David Cameron’s Big Society still won’t fly – so the knives are out for former M&C adman Steve Hilton

UK coalition PM David Cameron tried to relaunch his ‘Big Society’ idea today, frustrated that his opponents (and some of his supporters) regard this as a fig leaf to conceal the fact that the Tories in the Government want to replace public spending with voluntary work.

This is broadly the view taken by the advertising industry which, in the form of the Advertising Association, has rebuffed cabinet office minister Francis Maude’s attempts to get it to do ads for nothing.

Which some might see as a bit unsporting towards PM Cameron (a former PR man for Michael Green at Carlton Television) and Big Society inventor, former M&C Saatchi adman and now Cameron’s director of strategy Steve Hilton.

Hilton, still firmly ensconced in Downing Street, is loathed by many Tories because he paddles around barefoot and specialises in ‘blue sky thinking.’ They probably also don’t care for him much because he’s a low born son of Hungarian immigrants (in their eyes) who managed to win a place at Oxford to study politics, philosophy and economics (PPE), the course of choice for most of Britain’s leading politicians.

In short he’s not a toff like most of them are and they don’t like being told what to do by someone they regard as an oik with dangerous ideas.

But Hilton is a fearsomely well-connected oik. He’s married to Rachel Whetstone, a long-time Tory apparatchik who’s now the head PR honcho at Google. Whetstone has balls of steel having survived the faux pas of once conducting an affair with Samantha Cameron’s stepfather (Sam doesn’t like her).

And Cameron seems to depend on his advice even though the Big Society, his biggest piece of advice, is causing the Government no end of trouble.

On the face of it there seems nothing wrong with this notion: it’s a bit like voting for your mother and apple pie. Why shouldn’t people volunteer more like good citizens? And wouldn’t it be nice if those pesky bankers gave more of their ill-gotten loot to good causes? Actually they could just pay more tax but that’s another issue.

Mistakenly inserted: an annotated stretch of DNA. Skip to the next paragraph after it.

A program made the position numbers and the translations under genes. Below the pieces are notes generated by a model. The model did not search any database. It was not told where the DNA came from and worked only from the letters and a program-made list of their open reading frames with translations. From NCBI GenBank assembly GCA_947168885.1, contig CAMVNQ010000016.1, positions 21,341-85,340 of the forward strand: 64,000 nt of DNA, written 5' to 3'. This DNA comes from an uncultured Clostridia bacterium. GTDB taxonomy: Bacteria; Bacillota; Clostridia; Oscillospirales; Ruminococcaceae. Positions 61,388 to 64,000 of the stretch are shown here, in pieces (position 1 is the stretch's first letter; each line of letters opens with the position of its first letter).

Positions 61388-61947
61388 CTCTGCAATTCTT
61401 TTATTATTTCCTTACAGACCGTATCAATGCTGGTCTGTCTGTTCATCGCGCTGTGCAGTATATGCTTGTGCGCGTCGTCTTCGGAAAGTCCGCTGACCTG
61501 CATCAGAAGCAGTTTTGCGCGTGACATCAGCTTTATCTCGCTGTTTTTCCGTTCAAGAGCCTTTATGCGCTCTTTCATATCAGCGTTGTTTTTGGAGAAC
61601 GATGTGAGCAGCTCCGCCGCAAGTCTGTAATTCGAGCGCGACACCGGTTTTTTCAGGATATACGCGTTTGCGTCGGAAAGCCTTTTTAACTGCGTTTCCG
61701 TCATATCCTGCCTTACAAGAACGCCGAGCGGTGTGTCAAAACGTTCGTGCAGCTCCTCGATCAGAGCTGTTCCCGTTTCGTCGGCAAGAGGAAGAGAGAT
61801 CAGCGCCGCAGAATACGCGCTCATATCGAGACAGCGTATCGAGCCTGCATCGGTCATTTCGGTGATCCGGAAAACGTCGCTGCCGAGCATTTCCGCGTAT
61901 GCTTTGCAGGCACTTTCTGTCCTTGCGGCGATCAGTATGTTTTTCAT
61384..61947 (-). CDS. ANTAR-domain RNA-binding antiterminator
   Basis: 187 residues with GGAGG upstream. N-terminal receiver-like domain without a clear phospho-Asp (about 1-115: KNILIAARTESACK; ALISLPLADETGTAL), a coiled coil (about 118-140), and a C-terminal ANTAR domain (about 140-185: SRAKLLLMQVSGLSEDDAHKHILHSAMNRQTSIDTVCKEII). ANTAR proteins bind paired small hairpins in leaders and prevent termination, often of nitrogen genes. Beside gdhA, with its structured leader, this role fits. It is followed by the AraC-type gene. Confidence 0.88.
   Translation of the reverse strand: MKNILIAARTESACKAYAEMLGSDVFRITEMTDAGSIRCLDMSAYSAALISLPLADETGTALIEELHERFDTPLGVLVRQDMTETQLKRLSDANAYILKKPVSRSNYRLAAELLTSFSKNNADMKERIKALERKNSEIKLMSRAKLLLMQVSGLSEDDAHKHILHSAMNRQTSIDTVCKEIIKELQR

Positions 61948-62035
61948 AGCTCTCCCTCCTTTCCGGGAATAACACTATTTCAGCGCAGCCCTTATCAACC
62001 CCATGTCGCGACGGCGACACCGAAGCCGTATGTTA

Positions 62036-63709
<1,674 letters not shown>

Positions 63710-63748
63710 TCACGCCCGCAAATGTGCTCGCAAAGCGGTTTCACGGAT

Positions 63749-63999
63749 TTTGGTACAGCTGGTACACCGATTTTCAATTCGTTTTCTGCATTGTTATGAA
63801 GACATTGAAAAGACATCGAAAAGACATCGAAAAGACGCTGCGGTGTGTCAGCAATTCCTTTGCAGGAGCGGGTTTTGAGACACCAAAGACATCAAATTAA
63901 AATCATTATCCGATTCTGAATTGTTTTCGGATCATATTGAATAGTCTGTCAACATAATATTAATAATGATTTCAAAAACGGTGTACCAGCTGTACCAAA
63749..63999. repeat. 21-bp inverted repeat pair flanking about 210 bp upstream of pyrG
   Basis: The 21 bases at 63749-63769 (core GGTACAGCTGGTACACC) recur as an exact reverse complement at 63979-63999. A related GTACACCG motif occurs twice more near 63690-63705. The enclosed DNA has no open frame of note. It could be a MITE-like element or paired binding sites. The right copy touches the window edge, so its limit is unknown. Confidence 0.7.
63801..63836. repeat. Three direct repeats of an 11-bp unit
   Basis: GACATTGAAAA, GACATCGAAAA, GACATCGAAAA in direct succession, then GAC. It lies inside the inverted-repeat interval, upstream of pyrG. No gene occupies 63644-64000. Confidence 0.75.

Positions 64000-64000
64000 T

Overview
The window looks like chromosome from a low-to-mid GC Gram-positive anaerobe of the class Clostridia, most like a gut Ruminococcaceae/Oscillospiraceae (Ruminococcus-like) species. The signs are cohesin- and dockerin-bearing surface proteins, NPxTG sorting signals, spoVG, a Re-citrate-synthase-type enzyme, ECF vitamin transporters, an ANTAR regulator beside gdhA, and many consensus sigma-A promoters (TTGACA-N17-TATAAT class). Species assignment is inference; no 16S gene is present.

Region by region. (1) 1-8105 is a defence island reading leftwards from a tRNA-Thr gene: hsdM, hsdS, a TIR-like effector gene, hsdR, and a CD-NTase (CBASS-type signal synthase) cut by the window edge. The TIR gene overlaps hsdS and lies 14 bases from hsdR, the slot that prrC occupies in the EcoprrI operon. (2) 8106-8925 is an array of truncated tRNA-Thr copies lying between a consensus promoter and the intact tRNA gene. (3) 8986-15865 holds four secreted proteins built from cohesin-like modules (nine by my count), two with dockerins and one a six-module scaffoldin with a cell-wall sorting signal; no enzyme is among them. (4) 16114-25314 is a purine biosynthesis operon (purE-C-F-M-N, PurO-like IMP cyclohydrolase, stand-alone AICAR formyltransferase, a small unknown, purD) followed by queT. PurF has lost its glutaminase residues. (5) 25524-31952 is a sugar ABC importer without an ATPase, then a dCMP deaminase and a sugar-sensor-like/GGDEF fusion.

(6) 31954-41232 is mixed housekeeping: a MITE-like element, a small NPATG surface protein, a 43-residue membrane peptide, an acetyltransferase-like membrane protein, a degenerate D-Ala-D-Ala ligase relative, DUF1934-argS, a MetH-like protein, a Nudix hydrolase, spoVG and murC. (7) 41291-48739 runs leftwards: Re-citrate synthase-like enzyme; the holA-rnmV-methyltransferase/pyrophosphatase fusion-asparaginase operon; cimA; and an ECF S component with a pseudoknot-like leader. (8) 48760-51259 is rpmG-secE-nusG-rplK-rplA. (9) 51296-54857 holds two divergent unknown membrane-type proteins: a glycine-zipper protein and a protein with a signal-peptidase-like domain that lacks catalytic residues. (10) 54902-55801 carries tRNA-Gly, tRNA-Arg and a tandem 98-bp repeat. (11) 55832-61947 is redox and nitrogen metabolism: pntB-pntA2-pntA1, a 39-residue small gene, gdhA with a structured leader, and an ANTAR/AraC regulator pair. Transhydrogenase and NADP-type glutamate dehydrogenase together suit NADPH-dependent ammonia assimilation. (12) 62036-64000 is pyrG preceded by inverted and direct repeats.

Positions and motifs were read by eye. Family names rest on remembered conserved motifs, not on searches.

But Cameron’s government has cut off charities and voluntary groups at the knees by allowing thuggish communities secretary Eric Pickles to slash local authority spending by around a quarter, meaning that the groups who Cameron says he wants to support have no money now, whatever goodies he may promise them in the future.

So Hilton’s big idea – the Big Society – has foundered on realpolitik, which he should have known all about, being a protege of Maurice Saatchi’s at M&C Saatchi. Maurice’s whole career is a testament to sniffing which way the wind is blowing.

But, as far as I can see, Hilton never actually toiled at M&C on anything other than the Conservative Party. If he’d had to work on the likes of Foster’s or British Airways he might have learned something of marketing reality.

His one contribution to adverts was the dreadful and utterly counter productive ‘Demon Eyes’ campaign which M&C stupidly aimed at Tony Blair in the 1997 general election, which Blair won with a huge majority of course.

Campaign, incidentally, voted this its campaign of the year, but never mind.

So maybe Hilton’s not even as clever as his enemies think he is.

Any half-competent agency planner could tell you that there’s no point in launching a big idea – Big Society – unless there’s some chance of persuading its customers, charities, voluntary groups and local authorities, that there’s something in it for them.

The Government is now running about like a bunch of headless chickens, trying to chuck money at the project. But you do this first.

And the only thing keeping Steve Hilton in the job is that his oppo on the news side at No 10 Andy Coulson has had to resign and is in much more trouble than he is.

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big society campaign David Cameron Francis Maude google m&c saatchi Maurice Saatchi Michael Green Rachel Whetstone Samantha Cameron Steve Hilton

About Stephen Foster

Stephen is a former editor of Marketing Week and London Evening Standard advertising columnist. He wrote City Republic for Brand Republic and is a partner in communications consultancy The Editorial Partnership.
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